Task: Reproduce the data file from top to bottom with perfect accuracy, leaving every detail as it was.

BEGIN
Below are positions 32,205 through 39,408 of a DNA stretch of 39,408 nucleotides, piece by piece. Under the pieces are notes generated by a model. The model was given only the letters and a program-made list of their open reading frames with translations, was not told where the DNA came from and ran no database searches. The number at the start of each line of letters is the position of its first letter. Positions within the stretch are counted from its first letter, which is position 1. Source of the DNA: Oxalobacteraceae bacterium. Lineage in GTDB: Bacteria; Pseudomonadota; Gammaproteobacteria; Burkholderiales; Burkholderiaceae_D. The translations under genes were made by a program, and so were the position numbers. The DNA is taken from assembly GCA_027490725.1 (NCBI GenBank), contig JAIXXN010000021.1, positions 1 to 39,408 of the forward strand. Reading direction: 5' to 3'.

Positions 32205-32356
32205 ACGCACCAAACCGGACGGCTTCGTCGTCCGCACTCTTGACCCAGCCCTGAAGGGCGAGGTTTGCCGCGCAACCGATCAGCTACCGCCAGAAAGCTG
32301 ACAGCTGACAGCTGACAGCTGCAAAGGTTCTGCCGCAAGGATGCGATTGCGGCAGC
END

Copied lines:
Below are positions 32,205 through 39,408 of a DNA stretch of 39,408 nucleotides, piece by piece. Under the pieces are notes generated by a model. The model was given only the letters and a program-made list of their open reading frames with translations, was not told where the DNA came from and ran no database searches. The number at the start of each line of letters is the position of its first letter. Positions within the stretch are counted from its first letter, which is position 1. Source of the DNA: Oxalobacteraceae bacterium. Lineage in GTDB: Bacteria; Pseudomonadota; Gammaproteobacteria; Burkholderiales; Burkholderiaceae_D. The translations under genes were made by a program, and so were the position numbers. The DNA is taken from assembly GCA_027490725.1 (NCBI GenBank), contig JAIXXN010000021.1, positions 1 to 39,408 of the forward strand. Reading direction: 5' to 3'.

Positions 32205-32356
32205 ACGCACCAAACCGGACGGCTTCGTCGTCCGCACTCTTGACCCAGCCCTGAAGGGCGAGGTTTGCCGCGCAACCGATCAGCTACCGCCAGAAAGCTG
32301 ACAGCTGACAGCTGACAGCTGCAAAGGTTCTGCCGCAAGGATGCGATTGCGGCAGC